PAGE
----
Wednesday, September 29, 2010

Experiment in Practical Christianity

So this semester will be a little different for me. Last semester I taught some English courses. After some long discussions we decided that this wasn't the best use of my time. While I think that my English courses were very good, and I feel that the students really learned a lot - teaching English simply isn't my passion; and it's not that effective at bringing new people in the door.

This semester my English courses will be replaced by a weekly English language small group. [I will still lead a weekly English Club - open to people of all ages and English levels. We have 11 year olds who speak quite well and 45 years olds who don't speak at all!] We will be studying "Experiment in Practical Christianity." It's a wonderful resource written by two Candler professors from the 70s/80s. During this semester we will look at Christianity as though we had never been introduced to it before. We will experiment with the acts of Christian discipline - like we're trying on new outfits to see which ones fit best.

Nastiya (on the left) spent a year in St. Mary's Pennsylvania and attended the United Methodist church there. I think we met once in Bradford at a Methodist youth retreat ... but when I tried to speak Russian to her she told me that she spoke Ukrainian! Nataly (on the right) came to my English course last semester and is a student at the Ukrainian Catholic University.

I really love blurry pictures! I'm on the left. Dale is another American young adult who lives in L'viv. His girlfriend is part of "Youth to Jesus" and it's great having another American in the group. Michael Maiko comes to a lot of English language events - and I'm glad that he's joining us for this small group.

So, in case you didn't notice - these pictures are all taken in my bedroom! The small group meets in my room at my apartment. I only rent one room - and I couldn't ask my many Ukrainian roommates to vacate the living room every week for a few hours ... so we all squeeze into my bedroom. Luckily, They don't make single-serving furniture in Ukraine. Every bed also folds into a couch. So fitting seven people is not problem and it's actually quite comfortable. The Ukrainians don't think anything is strange about the arrangement ... but could you imagine inviting seven people into YOUR bedroom once a week???? It feels super bizarre to me as an American.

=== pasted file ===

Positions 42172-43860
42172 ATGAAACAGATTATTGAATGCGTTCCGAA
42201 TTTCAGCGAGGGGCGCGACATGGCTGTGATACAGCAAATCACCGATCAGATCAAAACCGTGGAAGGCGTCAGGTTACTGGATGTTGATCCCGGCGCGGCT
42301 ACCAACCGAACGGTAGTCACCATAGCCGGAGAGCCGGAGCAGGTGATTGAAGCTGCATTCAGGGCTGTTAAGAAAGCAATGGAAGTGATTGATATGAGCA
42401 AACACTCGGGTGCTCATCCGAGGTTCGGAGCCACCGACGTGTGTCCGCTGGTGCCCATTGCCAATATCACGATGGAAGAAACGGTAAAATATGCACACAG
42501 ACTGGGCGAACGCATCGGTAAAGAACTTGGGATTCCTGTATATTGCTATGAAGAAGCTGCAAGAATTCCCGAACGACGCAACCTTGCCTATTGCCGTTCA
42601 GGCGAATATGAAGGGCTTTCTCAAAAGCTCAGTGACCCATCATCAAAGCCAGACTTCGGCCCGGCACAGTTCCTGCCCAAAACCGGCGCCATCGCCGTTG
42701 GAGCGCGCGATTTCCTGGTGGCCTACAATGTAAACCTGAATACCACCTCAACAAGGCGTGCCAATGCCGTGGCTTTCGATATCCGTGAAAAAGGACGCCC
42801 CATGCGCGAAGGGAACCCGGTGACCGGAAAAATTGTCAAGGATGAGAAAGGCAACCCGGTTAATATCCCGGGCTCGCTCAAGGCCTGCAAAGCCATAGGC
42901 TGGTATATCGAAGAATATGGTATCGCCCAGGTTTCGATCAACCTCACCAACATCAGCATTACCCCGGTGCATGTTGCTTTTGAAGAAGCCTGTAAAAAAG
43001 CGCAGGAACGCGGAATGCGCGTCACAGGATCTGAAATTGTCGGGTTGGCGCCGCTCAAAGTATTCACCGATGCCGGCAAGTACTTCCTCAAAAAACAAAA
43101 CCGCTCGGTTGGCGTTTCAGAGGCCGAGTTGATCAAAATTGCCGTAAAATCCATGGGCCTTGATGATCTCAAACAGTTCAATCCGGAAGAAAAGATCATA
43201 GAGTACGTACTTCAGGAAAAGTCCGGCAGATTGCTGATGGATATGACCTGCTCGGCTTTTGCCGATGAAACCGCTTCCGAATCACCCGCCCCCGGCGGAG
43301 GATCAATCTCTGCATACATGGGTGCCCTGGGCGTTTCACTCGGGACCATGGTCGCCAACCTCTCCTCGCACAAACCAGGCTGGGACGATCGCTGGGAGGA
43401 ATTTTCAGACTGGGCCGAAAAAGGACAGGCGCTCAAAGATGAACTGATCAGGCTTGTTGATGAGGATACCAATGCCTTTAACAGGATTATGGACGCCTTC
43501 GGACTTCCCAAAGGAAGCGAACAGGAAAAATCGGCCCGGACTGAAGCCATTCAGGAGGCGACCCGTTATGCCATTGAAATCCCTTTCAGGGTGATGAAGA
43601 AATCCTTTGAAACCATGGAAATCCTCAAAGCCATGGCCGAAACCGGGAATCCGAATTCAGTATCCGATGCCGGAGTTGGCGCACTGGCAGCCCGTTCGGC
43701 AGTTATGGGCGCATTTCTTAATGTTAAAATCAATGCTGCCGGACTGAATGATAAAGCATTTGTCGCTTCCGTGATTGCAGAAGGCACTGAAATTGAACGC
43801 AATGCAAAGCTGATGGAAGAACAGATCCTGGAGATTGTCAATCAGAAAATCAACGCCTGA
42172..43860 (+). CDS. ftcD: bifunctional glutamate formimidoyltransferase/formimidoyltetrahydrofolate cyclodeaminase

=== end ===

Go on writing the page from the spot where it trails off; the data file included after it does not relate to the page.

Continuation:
So far things are going really well. I just hope that we can get a consistent group that is willing to make it every week.

(I borrowed these pictures from Facebook. Mariya Zelman was willing to document our first meeting - and I really enjoy these photos.)

Tuesday, September 14, 2010


This is Lily - she's one of the students from the student center in L'viv. She's currently a contestant on the Ukrainian version of American Idol. This clip is in Ukrainian and Russian, but she sings in English. It's worth a view or two. We're super proud of our Lily.

(Lily gave me my Ukrainian nickname, Mishko - which is a very villager form of the name Michael.)

Sunday, September 12, 2010


These last few weeks have been busier than anticipated. I apologize for not writing as often as I should.

I am juggling two cities, two languages, and two VERY different jobs. These things come together to form one AMAZING experience, and I will forever be indebted to this time for the things it is teaching me.

I live and work in L'viv, Ukraine; still. I do the English Language ministries for Youth to Jesus inter-confessional student ministry. This means Tuesday night English Club as well as a new small group in English (which promises to be quite an adventure!). The only language spoken in L'viv is Ukrainian.

I spend time in Kyiv, Ukraine. I work with the United Methodist center for street children - but I also work with the ongoing church plant in Kyiv - specifically in working to reach out to people of different socio-economic levels. I speak Russian in Kyiv because it is easier for me to speak and understand than Ukrainian and both languages are spoken.

On top of this, my roomates and I have been welcoming couch surfers. The idea is to allow strangers to sleep on your couch or in a spare room - with only the promise that they will pay it forward. We are a bit zealous and might be trying for a world record. We had 25 couch surfers in one week, and as many as 15 people at the apartment at one time!!! It's a whole, crazy, extra-layer to life, but really quite wonderful. It has been a huge blessing to get to know people from all over the world and to show them the most beautiful city in the world (because, truly, L'viv is unimaginably beautiful).

So, some weeks I sleep two night a week on a train, and others I have people sleeping in the hallways of my flat! But, I consider myself very lucky to be leading a very full and fulfilling life.